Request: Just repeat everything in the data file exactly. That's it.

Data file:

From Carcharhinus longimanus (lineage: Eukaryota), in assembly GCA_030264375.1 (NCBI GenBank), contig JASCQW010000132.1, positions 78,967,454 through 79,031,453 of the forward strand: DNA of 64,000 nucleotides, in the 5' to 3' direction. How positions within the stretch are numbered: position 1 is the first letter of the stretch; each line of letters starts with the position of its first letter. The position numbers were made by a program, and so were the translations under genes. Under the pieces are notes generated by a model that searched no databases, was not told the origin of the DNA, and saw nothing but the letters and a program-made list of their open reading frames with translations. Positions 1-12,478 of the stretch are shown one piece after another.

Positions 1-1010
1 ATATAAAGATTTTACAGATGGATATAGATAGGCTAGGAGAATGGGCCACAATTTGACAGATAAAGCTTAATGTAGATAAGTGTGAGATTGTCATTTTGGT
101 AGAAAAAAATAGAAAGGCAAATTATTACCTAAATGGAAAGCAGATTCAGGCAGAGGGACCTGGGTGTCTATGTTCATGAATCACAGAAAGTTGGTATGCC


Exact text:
From Carcharhinus longimanus (lineage: Eukaryota), in assembly GCA_030264375.1 (NCBI GenBank), contig JASCQW010000132.1, positions 78,967,454 through 79,031,453 of the forward strand: DNA of 64,000 nucleotides, in the 5' to 3' direction. How positions within the stretch are numbered: position 1 is the first letter of the stretch; each line of letters starts with the position of its first letter. The position numbers were made by a program, and so were the translations under genes. Under the pieces are notes generated by a model that searched no databases, was not told the origin of the DNA, and saw nothing but the letters and a program-made list of their open reading frames with translations. Positions 1-12,478 of the stretch are shown one piece after another.

Positions 1-1010
1 ATATAAAGATTTTACAGATGGATATAGATAGGCTAGGAGAATGGGCCACAATTTGACAGATAAAGCTTAATGTAGATAAGTGTGAGATTGTCATTTTGGT
101 AGAAAAAAATAGAAAGGCAAATTATTACCTAAATGGAAAGCAGATTCAGGCAGAGGGACCTGGGTGTCTATGTTCATGAATCACAGAAAGTTGGTATGCC